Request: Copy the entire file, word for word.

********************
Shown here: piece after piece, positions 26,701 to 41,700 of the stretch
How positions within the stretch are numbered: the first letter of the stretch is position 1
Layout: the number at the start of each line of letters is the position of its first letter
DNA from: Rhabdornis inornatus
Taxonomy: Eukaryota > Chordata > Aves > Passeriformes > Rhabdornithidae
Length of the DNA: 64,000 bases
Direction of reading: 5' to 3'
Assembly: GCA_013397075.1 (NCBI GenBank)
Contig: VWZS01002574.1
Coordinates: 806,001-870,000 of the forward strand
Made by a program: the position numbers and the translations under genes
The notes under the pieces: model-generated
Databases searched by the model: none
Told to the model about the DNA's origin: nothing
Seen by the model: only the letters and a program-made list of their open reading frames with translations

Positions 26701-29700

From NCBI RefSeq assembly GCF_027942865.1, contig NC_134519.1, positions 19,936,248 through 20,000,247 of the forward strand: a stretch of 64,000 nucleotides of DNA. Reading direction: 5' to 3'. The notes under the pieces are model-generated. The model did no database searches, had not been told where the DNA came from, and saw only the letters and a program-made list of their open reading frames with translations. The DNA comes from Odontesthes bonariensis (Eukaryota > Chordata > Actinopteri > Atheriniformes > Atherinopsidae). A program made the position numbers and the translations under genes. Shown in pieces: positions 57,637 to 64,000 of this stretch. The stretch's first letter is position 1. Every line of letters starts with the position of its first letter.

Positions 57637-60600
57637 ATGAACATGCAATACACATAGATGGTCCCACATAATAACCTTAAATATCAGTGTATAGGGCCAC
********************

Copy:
Shown here: piece after piece, positions 26,701 to 41,700 of the stretch
How positions within the stretch are numbered: the first letter of the stretch is position 1
Layout: the number at the start of each line of letters is the position of its first letter
DNA from: Rhabdornis inornatus
Taxonomy: Eukaryota > Chordata > Aves > Passeriformes > Rhabdornithidae
Length of the DNA: 64,000 bases
Direction of reading: 5' to 3'
Assembly: GCA_013397075.1 (NCBI GenBank)
Contig: VWZS01002574.1
Coordinates: 806,001-870,000 of the forward strand
Made by a program: the position numbers and the translations under genes
The notes under the pieces: model-generated
Databases searched by the model: none
Told to the model about the DNA's origin: nothing
Seen by the model: only the letters and a program-made list of their open reading frames with translations

Positions 26701-29700

From NCBI RefSeq assembly GCF_027942865.1, contig NC_134519.1, positions 19,936,248 through 20,000,247 of the forward strand: a stretch of 64,000 nucleotides of DNA. Reading direction: 5' to 3'. The notes under the pieces are model-generated. The model did no database searches, had not been told where the DNA came from, and saw only the letters and a program-made list of their open reading frames with translations. The DNA comes from Odontesthes bonariensis (Eukaryota > Chordata > Actinopteri > Atheriniformes > Atherinopsidae). A program made the position numbers and the translations under genes. Shown in pieces: positions 57,637 to 64,000 of this stretch. The stretch's first letter is position 1. Every line of letters starts with the position of its first letter.

Positions 57637-60600
57637 ATGAACATGCAATACACATAGATGGTCCCACATAATAACCTTAAATATCAGTGTATAGGGCCAC